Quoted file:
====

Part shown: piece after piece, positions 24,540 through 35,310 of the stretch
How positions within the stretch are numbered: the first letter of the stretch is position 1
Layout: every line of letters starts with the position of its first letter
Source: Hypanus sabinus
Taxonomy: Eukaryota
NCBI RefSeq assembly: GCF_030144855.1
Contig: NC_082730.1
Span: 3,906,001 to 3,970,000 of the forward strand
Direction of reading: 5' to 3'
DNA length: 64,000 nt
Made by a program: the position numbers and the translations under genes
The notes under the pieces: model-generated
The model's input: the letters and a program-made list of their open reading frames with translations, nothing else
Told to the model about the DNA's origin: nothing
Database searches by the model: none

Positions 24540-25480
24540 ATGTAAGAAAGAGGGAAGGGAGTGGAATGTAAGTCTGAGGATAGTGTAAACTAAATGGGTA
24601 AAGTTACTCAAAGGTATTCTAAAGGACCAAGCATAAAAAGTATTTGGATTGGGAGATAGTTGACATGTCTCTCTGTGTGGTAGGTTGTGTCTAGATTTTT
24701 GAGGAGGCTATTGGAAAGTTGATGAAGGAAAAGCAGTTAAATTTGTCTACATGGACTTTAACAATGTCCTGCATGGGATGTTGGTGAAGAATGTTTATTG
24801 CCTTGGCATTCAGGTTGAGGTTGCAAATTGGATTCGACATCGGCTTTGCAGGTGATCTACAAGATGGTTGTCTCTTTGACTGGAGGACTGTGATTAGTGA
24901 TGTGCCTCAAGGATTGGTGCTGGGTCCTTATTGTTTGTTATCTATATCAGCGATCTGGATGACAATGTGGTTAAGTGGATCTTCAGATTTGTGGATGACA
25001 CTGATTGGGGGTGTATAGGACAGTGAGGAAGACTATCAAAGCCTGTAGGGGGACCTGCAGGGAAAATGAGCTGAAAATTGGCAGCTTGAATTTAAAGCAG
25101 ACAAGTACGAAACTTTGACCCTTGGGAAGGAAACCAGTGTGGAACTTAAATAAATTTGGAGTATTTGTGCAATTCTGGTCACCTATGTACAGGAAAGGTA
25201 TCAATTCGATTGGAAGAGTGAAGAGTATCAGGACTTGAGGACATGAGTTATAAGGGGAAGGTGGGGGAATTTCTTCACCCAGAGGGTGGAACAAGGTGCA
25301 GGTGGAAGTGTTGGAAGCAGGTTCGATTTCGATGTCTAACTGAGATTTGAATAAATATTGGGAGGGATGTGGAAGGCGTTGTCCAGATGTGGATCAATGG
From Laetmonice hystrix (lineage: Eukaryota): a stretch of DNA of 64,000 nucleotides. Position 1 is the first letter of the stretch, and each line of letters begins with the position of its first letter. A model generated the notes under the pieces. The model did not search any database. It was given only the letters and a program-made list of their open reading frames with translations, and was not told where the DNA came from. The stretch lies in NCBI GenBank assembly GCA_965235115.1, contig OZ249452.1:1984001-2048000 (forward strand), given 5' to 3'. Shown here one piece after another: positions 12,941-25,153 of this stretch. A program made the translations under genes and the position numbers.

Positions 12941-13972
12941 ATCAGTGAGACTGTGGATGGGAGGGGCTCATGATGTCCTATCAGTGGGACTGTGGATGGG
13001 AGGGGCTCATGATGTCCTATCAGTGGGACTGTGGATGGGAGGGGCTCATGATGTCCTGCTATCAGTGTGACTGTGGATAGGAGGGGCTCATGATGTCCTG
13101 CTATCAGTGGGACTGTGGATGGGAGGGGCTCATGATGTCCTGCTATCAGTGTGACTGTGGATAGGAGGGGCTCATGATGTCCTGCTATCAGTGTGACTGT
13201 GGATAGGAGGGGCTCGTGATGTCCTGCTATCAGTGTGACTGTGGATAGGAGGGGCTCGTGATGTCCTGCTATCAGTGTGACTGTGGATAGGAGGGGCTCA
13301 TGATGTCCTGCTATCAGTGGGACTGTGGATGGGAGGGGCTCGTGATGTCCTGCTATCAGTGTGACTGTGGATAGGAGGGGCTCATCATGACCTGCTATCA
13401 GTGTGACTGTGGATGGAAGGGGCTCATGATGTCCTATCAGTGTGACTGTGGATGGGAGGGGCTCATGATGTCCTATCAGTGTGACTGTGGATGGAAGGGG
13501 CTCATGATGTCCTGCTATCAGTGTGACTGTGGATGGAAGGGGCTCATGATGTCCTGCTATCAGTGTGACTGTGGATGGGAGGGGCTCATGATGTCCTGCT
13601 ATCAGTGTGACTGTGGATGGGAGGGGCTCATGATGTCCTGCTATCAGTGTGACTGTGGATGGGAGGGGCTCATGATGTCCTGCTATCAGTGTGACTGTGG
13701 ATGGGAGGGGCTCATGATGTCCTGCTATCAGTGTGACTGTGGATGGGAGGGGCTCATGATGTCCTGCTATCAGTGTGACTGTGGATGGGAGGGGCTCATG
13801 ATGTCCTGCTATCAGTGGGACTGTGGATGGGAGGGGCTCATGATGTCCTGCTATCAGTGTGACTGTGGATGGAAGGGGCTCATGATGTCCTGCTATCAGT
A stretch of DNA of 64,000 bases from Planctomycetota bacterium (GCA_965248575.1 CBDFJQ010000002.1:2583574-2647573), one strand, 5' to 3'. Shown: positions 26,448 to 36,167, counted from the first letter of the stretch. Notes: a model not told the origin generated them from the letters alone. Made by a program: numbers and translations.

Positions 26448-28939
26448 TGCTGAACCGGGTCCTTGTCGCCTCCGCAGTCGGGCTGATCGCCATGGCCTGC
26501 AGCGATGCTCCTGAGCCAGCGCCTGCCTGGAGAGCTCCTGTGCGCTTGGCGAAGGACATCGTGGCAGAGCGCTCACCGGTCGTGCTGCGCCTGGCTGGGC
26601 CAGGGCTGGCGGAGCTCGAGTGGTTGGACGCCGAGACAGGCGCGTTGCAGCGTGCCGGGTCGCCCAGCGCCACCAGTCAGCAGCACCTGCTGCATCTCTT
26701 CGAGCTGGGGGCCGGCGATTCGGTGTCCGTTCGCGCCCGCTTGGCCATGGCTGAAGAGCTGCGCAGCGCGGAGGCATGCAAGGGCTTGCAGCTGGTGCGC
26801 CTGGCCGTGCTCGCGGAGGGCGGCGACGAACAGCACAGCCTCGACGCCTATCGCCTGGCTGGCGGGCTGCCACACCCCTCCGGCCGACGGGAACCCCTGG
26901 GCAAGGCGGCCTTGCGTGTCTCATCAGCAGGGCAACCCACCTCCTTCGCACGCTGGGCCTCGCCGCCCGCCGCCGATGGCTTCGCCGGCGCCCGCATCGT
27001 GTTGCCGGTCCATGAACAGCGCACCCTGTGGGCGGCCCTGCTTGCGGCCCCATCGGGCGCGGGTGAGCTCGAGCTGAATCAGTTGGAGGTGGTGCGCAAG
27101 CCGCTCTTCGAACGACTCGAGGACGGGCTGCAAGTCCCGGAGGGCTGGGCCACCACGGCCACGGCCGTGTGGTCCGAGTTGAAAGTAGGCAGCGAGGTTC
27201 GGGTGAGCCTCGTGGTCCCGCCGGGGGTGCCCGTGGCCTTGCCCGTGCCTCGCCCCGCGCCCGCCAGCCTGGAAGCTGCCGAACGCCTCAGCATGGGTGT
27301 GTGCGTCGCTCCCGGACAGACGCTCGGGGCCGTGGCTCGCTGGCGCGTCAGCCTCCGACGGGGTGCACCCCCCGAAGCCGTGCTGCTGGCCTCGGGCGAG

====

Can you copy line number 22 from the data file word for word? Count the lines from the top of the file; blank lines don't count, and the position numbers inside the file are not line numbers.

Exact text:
25001 CTGATTGGGGGTGTATAGGACAGTGAGGAAGACTATCAAAGCCTGTAGGGGGACCTGCAGGGAAAATGAGCTGAAAATTGGCAGCTTGAATTTAAAGCAG